While the scenes of bonding between Ernest and Celestine feel sleepy, sweet, and unrushed, the film itself is more high-energy than its airy look implies. The film’s animation looks like a series of simple storyboards for a Hayao Miyazaki film: airy lines, soft watercolor washes, a loving care given to the look of the countryside. And like Miyazaki’s films, Ernest & Celestine has an unforced authenticity and a feeling for emotion, from Ernest’s uncontrolled rages to Celestine’s childish sulks and winsome melancholy. But in spite of the film’s delicate, abstracted visuals, it also has a Miyazaki-esque propensity toward chaos and calamity. A pair of surreal nightmares give the film a much darker tone than its sunny exteriors imply, and the surprisingly explosive ending may be more intense than young viewers can handle.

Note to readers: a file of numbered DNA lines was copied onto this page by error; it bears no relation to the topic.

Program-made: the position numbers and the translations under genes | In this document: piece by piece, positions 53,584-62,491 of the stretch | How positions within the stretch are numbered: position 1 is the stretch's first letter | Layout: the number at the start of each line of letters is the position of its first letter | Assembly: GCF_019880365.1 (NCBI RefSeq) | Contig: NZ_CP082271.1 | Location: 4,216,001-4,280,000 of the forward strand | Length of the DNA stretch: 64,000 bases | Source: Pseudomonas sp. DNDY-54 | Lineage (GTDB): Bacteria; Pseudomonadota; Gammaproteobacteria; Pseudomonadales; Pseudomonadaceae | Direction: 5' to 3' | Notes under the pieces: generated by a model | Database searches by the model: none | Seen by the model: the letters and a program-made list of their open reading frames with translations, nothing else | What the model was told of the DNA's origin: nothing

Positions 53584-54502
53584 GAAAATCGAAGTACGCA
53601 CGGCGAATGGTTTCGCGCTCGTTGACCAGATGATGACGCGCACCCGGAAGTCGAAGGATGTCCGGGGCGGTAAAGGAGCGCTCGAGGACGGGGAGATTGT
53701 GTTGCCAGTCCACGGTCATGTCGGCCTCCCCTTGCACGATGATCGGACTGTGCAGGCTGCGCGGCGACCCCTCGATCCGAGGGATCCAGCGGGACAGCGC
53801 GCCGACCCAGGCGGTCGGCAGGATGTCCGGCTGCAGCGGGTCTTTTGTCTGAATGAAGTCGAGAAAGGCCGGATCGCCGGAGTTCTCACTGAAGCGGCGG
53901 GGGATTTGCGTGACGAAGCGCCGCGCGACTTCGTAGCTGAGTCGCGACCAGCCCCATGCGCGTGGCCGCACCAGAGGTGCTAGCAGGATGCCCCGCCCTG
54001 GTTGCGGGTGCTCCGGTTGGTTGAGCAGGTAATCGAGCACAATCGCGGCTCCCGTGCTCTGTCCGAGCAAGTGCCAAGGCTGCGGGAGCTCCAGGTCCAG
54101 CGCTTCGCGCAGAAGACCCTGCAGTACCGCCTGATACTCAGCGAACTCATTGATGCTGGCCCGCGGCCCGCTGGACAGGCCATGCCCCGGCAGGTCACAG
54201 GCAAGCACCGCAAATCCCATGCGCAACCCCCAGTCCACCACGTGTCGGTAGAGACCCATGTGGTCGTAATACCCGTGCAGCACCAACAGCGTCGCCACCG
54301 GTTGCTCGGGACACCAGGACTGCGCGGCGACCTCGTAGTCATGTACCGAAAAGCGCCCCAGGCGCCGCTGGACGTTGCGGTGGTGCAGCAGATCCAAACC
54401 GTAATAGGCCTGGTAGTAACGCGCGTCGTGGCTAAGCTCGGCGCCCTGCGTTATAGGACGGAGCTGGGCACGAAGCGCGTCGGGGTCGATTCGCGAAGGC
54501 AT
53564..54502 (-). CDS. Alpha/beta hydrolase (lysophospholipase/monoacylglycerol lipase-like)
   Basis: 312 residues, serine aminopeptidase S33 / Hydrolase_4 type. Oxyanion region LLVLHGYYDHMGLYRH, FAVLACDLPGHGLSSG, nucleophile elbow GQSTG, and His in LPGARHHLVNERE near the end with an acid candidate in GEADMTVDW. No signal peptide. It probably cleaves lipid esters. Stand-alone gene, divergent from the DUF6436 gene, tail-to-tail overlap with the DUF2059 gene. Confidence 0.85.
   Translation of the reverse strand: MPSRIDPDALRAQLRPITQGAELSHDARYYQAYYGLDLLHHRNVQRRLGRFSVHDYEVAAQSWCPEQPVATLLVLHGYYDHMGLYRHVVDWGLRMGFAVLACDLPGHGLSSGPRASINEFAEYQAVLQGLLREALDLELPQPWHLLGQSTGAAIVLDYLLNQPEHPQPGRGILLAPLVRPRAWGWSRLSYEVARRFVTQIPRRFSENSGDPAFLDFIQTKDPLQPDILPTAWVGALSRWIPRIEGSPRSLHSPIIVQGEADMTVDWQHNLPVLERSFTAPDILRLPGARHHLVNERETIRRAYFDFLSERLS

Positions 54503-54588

Ernest & Celestine isn’t just cute or thrilling, though: It’s openly funny, in a wry, unpredictable way familiar from A Town Called Panic. It zips breezily from Ernest’s improvised busking routine (all of which amounts to “Feed me, dammit”) to a wild chase routine in which rat cops blur into an amorphous, intimidating, many-headed blob. It explores the silly side of the bear/mouse dynamic without puncturing the specificity that makes the story work.
But above all, it’s written and directed intelligently, without condescension for the audience or characters. Many parallels between Ernest and Celestine are clear in the narrative, from their ambitions to their temperaments, but they’re never overtly spelled out. Further parallels develop throughout the film, leading up to a terrifically breathless, but above all smartly concieved sequence where the directors cut between the heroes as they have similar experiences in separate locations.